Business, Extra

CEOs’ Use of Facebook

hand working businessMore CEOs are gravitating toward social media to capture insightful information and to participate in online chats and conversations. One popular social networking site they are choosing to appear on is Facebook.

Facebook has dominated the social networking landscape. It has more than one billion active users. An estimated 143 million Americans have a Facebook profile, according to a 2012 “Social Habit” report from Edison Research and Arbitron, and many of them are dedicated users.   The report found nearly a quarter of Facebook users check their account at least five times a day.

Researchers for the 2012 Social CEO study combed through Facebook filtering out CEOs with accurate profiles, relevant content and a good number of followers. They found as many as 38 CEOs from Fortune 500 companies use the site.

However, Edison Research and Arbitron’s discovery that Facebook is the dominant platform for brand-following behavior and that it’s the network that influences respondents buying decisions the most is resonating with CEOs.

Some businesses hear “Facebook” and only think its relevant to the B2C side of business; however, they’re mistaken. The social media platform can serve their B2B side as well.  In fact, Hubspot’s 2012 State of Inbound Marketing report learned the 43 percent of B2B companies who were questioned acquired their customers using Facebook.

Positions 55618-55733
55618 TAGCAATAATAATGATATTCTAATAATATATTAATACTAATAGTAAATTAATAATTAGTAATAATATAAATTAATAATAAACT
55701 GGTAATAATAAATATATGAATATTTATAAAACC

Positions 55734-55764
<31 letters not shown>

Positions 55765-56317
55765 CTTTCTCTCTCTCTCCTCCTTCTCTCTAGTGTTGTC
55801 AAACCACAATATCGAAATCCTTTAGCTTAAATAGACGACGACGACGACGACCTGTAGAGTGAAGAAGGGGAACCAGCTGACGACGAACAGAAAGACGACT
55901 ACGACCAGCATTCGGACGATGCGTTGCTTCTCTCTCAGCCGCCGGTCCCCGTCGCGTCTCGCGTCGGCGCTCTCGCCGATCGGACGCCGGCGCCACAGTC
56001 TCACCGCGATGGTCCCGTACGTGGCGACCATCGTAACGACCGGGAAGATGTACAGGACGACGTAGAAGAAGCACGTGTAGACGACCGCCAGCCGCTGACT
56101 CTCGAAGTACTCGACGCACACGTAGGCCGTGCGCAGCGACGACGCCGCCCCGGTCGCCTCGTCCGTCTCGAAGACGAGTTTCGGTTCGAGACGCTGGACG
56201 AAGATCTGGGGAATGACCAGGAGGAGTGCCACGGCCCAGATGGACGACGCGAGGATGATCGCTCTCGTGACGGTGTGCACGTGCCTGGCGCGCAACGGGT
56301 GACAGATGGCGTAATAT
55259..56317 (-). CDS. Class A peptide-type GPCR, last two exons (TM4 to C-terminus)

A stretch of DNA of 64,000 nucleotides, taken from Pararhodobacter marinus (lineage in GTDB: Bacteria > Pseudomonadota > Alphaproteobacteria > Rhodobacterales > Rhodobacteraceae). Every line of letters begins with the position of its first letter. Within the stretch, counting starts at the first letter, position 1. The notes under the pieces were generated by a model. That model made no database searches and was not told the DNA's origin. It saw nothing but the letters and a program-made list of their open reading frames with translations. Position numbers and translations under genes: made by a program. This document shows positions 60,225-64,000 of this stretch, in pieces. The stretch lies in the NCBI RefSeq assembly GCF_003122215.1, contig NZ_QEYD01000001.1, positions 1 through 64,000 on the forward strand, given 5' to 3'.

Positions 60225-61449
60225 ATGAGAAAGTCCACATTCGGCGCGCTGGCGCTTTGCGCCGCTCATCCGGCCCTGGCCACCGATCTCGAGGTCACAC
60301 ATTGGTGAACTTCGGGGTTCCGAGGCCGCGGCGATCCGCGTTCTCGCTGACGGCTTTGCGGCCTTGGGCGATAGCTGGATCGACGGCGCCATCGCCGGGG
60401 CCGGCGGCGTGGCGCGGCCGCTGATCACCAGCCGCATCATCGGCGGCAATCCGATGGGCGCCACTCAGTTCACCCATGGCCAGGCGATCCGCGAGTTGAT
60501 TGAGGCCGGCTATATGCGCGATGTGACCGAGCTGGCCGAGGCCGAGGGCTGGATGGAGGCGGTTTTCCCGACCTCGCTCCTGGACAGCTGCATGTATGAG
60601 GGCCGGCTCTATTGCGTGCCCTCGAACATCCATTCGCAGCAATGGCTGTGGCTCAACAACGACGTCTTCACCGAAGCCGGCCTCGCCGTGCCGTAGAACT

They use the platform to build awareness, generate leads and build thought-leadership.  In addition, they customize offers throughout each stage of the sales funnel to connect with people on Facebook.

CEOs can take advantage of the Facebook’s social networking platform by providing their perspectives and insight, responding to customer feedback, seeking suggestions for new products and services and understanding EdgeRank.

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Do you think CEOs should have a presence on Facebook? Why or why not?










Read more:

Understanding Edge Rank

Learn more on this topic in the ExecSense webinar, “CEO Best Practices for Using Facebook to Land New Customers.”


Business, Career, Marketing

Screening Job Candidates Online

Social networking conceptJob recruiters circumvent traditional methods when pursuing a job candidate with a few taps on a keyboard. The old methods involved an advertisement, a short list of candidates to interview and a list of their best references.

Now, recruiters use a more cost-effective approach to find and screen top job candidates: social media.
In fact, CareerBuilder, an online job site, produced a recent study that found more employers are using social networking sites like Facebook, LinkedIn and Twitter to learn additional information about job applicants.